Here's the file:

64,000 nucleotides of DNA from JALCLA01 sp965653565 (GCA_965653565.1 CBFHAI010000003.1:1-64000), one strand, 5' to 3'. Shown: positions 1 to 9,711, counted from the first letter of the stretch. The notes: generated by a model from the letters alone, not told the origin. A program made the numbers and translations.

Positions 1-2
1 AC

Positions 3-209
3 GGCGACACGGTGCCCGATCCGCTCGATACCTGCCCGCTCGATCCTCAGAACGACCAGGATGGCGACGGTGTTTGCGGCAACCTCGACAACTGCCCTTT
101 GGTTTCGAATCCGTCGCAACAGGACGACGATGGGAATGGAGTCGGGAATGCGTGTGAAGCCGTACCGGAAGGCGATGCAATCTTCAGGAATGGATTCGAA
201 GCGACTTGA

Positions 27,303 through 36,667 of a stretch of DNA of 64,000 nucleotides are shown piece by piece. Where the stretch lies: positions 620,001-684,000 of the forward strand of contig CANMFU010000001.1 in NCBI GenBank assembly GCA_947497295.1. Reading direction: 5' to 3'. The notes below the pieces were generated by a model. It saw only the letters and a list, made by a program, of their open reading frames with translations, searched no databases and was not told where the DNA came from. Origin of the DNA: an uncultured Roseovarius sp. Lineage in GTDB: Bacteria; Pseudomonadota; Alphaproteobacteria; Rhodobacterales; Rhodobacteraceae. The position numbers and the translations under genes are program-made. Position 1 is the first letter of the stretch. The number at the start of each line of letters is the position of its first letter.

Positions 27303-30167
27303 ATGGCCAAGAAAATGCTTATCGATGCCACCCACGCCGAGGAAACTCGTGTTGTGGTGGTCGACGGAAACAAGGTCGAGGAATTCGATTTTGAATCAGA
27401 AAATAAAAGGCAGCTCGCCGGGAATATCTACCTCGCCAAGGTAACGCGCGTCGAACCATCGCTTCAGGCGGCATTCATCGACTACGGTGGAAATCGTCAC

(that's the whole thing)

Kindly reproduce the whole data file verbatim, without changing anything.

64,000 nucleotides of DNA from JALCLA01 sp965653565 (GCA_965653565.1 CBFHAI010000003.1:1-64000), one strand, 5' to 3'. Shown: positions 1 to 9,711, counted from the first letter of the stretch. The notes: generated by a model from the letters alone, not told the origin. A program made the numbers and translations.

Positions 1-2
1 AC

Positions 3-209
3 GGCGACACGGTGCCCGATCCGCTCGATACCTGCCCGCTCGATCCTCAGAACGACCAGGATGGCGACGGTGTTTGCGGCAACCTCGACAACTGCCCTTT
101 GGTTTCGAATCCGTCGCAACAGGACGACGATGGGAATGGAGTCGGGAATGCGTGTGAAGCCGTACCGGAAGGCGATGCAATCTTCAGGAATGGATTCGAA
201 GCGACTTGA

Positions 27,303 through 36,667 of a stretch of DNA of 64,000 nucleotides are shown piece by piece. Where the stretch lies: positions 620,001-684,000 of the forward strand of contig CANMFU010000001.1 in NCBI GenBank assembly GCA_947497295.1. Reading direction: 5' to 3'. The notes below the pieces were generated by a model. It saw only the letters and a list, made by a program, of their open reading frames with translations, searched no databases and was not told where the DNA came from. Origin of the DNA: an uncultured Roseovarius sp. Lineage in GTDB: Bacteria; Pseudomonadota; Alphaproteobacteria; Rhodobacterales; Rhodobacteraceae. The position numbers and the translations under genes are program-made. Position 1 is the first letter of the stretch. The number at the start of each line of letters is the position of its first letter.

Positions 27303-30167
27303 ATGGCCAAGAAAATGCTTATCGATGCCACCCACGCCGAGGAAACTCGTGTTGTGGTGGTCGACGGAAACAAGGTCGAGGAATTCGATTTTGAATCAGA
27401 AAATAAAAGGCAGCTCGCCGGGAATATCTACCTCGCCAAGGTAACGCGCGTCGAACCATCGCTTCAGGCGGCATTCATCGACTACGGTGGAAATCGTCAC